Longwood at Yellowstone project focuses on issues facing national park’s ecosystem
The federal government this spring announced a controversial proposal to drop endangered species protection for grizzly bears around Yellowstone National Park. Less than three months later, 40 Longwood students were at Yellowstone studying the issue.
This year’s participants in the Longwood at Yellowstone National Park project also observed wolves, grizzlies and bison in the park’s Northern Range (renowned for its diversity of wildlife and opportunity to observe animals in the wild), hiked in Yellowstone’s back country and interviewed residents of nearby communities as part of an oral history project.
This intensive academic program, held every May since 2006, involves multidisciplinary exploration of current, contested stewardship issues in the Greater Yellowstone Ecosystem.
“At its core, the LU@YNP program is a laboratory for citizen leadership. We want students to research and understand issues from as many perspectives as possible, and in so doing to practice key skills of civic life,” said Dr. Alix Fink, the Marc Boyd Sharp and Wilma Register Sharp Dean of the Cormier Honors College, who leads the program. “Our first national park is our classroom, but our work is focused on our democracy, our communities and the challenging work of seeking common ground.”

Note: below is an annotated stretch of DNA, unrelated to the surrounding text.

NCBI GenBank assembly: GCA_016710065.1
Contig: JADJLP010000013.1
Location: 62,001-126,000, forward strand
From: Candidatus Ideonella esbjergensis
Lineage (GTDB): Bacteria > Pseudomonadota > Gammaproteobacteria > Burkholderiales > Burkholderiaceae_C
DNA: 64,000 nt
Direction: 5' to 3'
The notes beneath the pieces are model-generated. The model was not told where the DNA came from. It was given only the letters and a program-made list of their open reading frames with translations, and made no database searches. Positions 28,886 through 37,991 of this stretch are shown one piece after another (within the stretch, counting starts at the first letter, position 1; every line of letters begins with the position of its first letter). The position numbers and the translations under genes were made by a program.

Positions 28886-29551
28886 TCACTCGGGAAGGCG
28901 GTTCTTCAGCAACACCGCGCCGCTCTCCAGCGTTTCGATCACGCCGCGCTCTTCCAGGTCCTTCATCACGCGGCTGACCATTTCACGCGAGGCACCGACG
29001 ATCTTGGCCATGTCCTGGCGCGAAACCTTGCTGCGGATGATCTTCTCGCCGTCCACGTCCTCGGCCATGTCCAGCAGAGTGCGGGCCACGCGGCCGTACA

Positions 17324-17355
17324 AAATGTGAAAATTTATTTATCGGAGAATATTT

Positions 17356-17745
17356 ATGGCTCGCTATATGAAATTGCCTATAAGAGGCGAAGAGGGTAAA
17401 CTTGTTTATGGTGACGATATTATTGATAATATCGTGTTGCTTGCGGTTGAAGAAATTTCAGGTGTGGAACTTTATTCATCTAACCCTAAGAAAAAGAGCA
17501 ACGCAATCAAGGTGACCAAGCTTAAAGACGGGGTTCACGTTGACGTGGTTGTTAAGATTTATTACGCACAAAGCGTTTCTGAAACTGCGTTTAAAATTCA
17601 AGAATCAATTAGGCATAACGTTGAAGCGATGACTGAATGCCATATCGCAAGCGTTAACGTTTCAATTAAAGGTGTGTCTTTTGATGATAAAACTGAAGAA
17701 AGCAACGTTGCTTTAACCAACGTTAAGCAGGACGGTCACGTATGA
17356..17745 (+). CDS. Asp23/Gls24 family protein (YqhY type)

The program involves three days of academic work on campus prior to departure, eight days of work in the Greater Yellowstone Ecosystem, and four weeks of research and writing after returning home. Students from more than a dozen majors in Longwood’s three academic colleges participated this year.
— Kent Booty